Carny Repellant


Carney Repellant

2 lips of long cut, Greenville chewing tobacco
1 bottle of Old Medley Bourbon
4 servings of cotton candy
6 gumballs (accidentally swallowed)
Granite in your veins

Winter Carnival makes me think back to October of 1975, when I somehow found myself riding a ferris wheel at the Alabama State Fair. The ferris wheel was operated by a carny by the name of Milt Lojack, a 90 year-old Russian spy that had never found his way back home. Carny wasn’t an offensive term back then, and I’m sorry if anyone is offended as they read it here today.

What many people don’t know is that carnies like Milt spoke in carnival cant, a language designed to be impossible for fair-goers to understand. Unfortunately for Milt, I had graduated with honors in linguistics from Dartmouth in 1969 and had written a thesis on carny jargon.

If I remember correctly, the thesis was titled “Carnival Cant: The Key to Unlocking the Dark Underworld of Clowns, Dwarves, and Wildmen.” As a result, when the ride stopped and I found myself stuck at the top of the ferris wheel, it wasn’t hard to decipher what Milt was saying to the bearded lady (his younger sister I eventually found out) and the Siamese twins sitting next to him. “Ride’s not actually broke,” he spat out through broken teeth. “Gonna get this guy at the top, his pockets are fat with cash.” My pockets were certainly full, but they were stuffed with loose chewing tobacco that I’d just bought wholesale in Greenville.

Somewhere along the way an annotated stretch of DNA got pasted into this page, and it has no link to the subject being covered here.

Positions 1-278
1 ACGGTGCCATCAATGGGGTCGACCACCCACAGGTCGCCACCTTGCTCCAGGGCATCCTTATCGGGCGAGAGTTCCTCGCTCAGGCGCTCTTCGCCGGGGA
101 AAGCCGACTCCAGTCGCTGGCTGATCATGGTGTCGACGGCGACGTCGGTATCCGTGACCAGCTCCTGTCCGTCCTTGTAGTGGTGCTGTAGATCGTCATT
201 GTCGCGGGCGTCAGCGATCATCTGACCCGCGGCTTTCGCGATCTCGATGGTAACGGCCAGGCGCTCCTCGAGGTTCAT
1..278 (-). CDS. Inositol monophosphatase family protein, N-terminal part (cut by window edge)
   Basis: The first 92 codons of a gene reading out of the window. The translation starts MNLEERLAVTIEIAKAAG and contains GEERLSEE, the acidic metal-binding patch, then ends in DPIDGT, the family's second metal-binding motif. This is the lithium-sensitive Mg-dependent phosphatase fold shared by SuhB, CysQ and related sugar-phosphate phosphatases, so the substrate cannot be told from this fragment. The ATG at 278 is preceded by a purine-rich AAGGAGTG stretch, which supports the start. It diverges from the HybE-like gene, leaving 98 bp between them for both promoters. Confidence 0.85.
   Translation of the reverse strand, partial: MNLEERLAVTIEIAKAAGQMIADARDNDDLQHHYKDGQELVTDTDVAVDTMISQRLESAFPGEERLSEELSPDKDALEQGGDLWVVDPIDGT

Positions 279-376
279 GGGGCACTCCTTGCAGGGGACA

With surprising agility, Milt began to clamber up the ferris wheel toward me like a spider monkey. I did what any self-respecting Dartmouth alum would have done. I leaned over the side of the ferris car and “pulled trig,” blinding Milt and sending him sliding to the ground. Lest the old traditions fail.


Roger Sherman III ‘69